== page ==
Play-Testing Nevera Duels 2: Learning Curve
In the last official debrief I focused on rhythm and tempo, this yielded some great insights which you can read about here. Before getting into the second official debrief I will detail some of the changes for our card game Nevera Duels we made in response to these lessons.
1. Randomizing Bouncing: Last time when a card was bounced from the player's board to their hand for any reason, the game would slow down greatly or even stop, as the player decided which one to take back. In response to this I made all bouncing random (card selected blindly by the opponent).
2. New Win Condition: Last time the win condition drew the game length out too long and seemed to be disconnected from the other mechanics of the game. In response I decided that the game would end once one player hand lost 8 minion cards. This would also mean there are fewer components for the finished game which is always a positive.
Although there were more possible change I could have made, I would wait to do, as it seemed wise to only change a few elements at once to gauge their impact on the game.
In this debrief I will focus on learning curve. After playing with some friends who have never played a game of this genre, I had the chance to assess some of the learning curve issues in real detail. Also please enjoy this time-lapse video of one of our play game sessions.
Learning curve is essentially the rate at which someone can learn how to play the game, and also how long it takes them to play the game effectively. Different games aim at different learning curves; some games want to appeal to casual players and want them to be very easy to pick up and learn, some game want to appeal to players who love difficult complicated games that takes hours or days to complete.
My goal is for my game to be quick to learn mechanically, but have the potential for a lot of depth and strategy that players can spend a longer time learning and becoming an expert with. This curve is easier to implement in video games as there can be a tutorial, signposts and carefully calibrated difficulty curves. The program itself can also do a lot of the math in the background so the player can focus on the play. But with physical games there is much more responsibility on the player to engage with and absorb the mechanics and rules.
My friend felt as though I had more hampering abilities than he did, or that I was able to do more hampering in general than he. I was using some abilities which made it difficult for him to keep up, and I was using abilities which protected my minions from harm, which not only made the game feel uneven but also slowed the rhythm of the game down, which is definitely against my goals.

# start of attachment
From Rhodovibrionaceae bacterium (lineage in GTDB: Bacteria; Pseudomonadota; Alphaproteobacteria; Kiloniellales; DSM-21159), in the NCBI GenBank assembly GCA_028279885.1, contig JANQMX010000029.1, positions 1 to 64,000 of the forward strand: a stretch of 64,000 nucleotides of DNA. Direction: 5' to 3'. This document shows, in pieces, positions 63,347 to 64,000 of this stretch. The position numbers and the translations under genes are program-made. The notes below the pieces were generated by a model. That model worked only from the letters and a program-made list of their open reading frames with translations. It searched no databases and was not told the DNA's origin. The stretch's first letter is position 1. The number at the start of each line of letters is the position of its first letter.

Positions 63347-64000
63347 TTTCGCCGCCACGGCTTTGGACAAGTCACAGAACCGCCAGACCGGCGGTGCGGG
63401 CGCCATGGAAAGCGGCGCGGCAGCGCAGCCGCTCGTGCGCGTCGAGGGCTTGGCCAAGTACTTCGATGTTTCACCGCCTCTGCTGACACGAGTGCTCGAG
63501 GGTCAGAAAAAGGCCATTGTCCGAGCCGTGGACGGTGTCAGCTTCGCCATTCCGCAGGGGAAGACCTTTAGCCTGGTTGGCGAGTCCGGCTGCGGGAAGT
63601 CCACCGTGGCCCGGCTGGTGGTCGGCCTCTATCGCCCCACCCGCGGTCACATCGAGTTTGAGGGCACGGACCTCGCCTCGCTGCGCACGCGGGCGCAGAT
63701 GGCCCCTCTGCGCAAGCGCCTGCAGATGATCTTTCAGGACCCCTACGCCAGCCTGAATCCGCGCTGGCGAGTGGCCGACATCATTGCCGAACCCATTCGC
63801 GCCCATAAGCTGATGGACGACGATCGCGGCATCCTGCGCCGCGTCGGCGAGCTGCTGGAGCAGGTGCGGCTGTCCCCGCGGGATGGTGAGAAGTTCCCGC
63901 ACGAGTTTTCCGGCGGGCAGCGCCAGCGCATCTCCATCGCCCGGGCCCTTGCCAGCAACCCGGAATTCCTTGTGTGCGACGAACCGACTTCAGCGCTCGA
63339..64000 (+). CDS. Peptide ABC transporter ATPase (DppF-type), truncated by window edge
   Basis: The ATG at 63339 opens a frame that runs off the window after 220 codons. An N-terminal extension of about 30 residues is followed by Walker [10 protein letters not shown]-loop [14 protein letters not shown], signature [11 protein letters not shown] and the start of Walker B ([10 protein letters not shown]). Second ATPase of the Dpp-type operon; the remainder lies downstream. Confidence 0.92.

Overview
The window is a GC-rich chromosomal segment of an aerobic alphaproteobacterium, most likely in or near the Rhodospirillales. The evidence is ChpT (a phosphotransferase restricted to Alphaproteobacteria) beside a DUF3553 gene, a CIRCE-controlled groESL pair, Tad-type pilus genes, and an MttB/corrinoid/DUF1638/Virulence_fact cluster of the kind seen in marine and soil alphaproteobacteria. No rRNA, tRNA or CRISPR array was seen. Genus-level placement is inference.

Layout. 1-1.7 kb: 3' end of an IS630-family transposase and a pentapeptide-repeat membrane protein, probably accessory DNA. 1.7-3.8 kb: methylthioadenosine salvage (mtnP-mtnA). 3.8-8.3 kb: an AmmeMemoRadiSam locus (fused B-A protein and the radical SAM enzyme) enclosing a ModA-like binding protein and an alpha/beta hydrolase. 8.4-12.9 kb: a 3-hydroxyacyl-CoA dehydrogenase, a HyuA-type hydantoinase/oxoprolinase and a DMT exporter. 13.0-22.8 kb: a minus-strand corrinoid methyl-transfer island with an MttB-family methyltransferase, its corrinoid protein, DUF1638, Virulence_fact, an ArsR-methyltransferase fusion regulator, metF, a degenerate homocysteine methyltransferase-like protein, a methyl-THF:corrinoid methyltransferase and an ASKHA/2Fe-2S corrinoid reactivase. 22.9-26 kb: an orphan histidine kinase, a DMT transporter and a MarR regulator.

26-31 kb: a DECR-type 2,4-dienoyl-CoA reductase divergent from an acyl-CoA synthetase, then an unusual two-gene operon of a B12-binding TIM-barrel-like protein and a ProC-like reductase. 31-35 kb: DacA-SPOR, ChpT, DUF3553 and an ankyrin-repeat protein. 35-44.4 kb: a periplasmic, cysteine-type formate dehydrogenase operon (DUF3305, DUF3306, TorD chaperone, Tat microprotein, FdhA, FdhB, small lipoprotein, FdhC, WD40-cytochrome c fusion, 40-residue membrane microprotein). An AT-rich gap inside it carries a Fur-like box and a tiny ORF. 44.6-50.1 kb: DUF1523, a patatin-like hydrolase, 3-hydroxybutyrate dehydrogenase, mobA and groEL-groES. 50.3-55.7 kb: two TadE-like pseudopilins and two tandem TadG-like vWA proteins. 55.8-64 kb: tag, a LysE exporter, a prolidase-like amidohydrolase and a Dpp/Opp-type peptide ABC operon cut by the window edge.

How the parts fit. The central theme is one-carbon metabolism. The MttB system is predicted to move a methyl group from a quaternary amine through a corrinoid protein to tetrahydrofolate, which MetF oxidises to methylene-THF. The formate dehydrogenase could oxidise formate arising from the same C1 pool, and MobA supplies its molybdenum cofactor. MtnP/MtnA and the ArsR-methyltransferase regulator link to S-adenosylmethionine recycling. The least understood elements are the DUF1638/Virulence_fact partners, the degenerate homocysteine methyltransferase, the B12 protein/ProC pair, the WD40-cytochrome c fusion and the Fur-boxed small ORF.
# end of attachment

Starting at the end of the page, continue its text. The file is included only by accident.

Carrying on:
Reducing the effectiveness of some abilities, such as the ability to shut down opponent abilities, the ability to prevent the opponent drawing cards, and the ability to bounce cards back to the opponent's hand from the board might be either too cheap or too easy to exploit. However this might be an element of learning curve as I am more attuned to the abilities of the cards and my friend is less familiar with the possible strategies, meaning this requires more observation.
My friend also felt it was difficult to come back from being in a defensive position. Once he was on the back foot it was difficult for him to find a strategy to build his power back up again and be competitive. It is important that is it possible for a player who is behind to have a chance at catching up again, and so I need to look closer at the options a player has once they are behind. Although again, this might be due to lack of familiarity with the possible strategies.
The change to make all bouncing cards back to the players' hands random was a great step. Partly because it didn't break the pace of the game. The player did not have to scrutinize each card and decide which to return to their hand, which would be especially difficult for new players to assess their options.
The altering of the win condition, to simply trigger once a certain number of minions had been destroyed, was a huge improvement. This meant that there were fewer elements to keep track of in the game for newer players. Also, having elements of the game that are disconnected from the theme are harder to remember, making learning more cognitively intensive. So I am very satisfied with this change.
I was able to quickly teach my friend how to play even though he had not played a game of this genre before, although he does work for a video game company and is very proficient with games in general. This is an important element to notice, but the real test will be to see if two players can learn the game quickly with only a rule book and no input from me.
Although it will take more play-testing to confirm, it seems as though both changes I made the mechanics had a positive impact on the game, and helped overcome some challenges that were being experienced. In terms of learning curve I am happy how quickly new players can pick up the game with my assistance, but it will be very informative to see how two players with no familiarity with the game pick it up without me to help support them. Fortunately I do keep a close record of what questions they ask me so I can make sure I include the response in the rule-book for future players.